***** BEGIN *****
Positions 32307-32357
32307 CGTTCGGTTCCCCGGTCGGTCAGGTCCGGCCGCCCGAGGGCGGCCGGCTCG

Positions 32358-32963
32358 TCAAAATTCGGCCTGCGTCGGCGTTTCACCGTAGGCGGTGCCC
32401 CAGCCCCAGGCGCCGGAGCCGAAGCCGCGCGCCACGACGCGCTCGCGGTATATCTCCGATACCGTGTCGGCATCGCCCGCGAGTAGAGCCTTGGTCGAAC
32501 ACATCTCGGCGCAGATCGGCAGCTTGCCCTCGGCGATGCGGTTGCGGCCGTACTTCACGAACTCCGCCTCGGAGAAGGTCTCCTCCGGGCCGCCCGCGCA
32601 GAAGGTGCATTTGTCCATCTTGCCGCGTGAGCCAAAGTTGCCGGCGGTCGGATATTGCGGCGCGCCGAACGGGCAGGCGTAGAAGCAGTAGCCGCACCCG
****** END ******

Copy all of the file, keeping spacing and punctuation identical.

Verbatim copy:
Positions 32307-32357
32307 CGTTCGGTTCCCCGGTCGGTCAGGTCCGGCCGCCCGAGGGCGGCCGGCTCG

Positions 32358-32963
32358 TCAAAATTCGGCCTGCGTCGGCGTTTCACCGTAGGCGGTGCCC
32401 CAGCCCCAGGCGCCGGAGCCGAAGCCGCGCGCCACGACGCGCTCGCGGTATATCTCCGATACCGTGTCGGCATCGCCCGCGAGTAGAGCCTTGGTCGAAC
32501 ACATCTCGGCGCAGATCGGCAGCTTGCCCTCGGCGATGCGGTTGCGGCCGTACTTCACGAACTCCGCCTCGGAGAAGGTCTCCTCCGGGCCGCCCGCGCA
32601 GAAGGTGCATTTGTCCATCTTGCCGCGTGAGCCAAAGTTGCCGGCGGTCGGATATTGCGGCGCGCCGAACGGGCAGGCGTAGAAGCAGTAGCCGCACCCG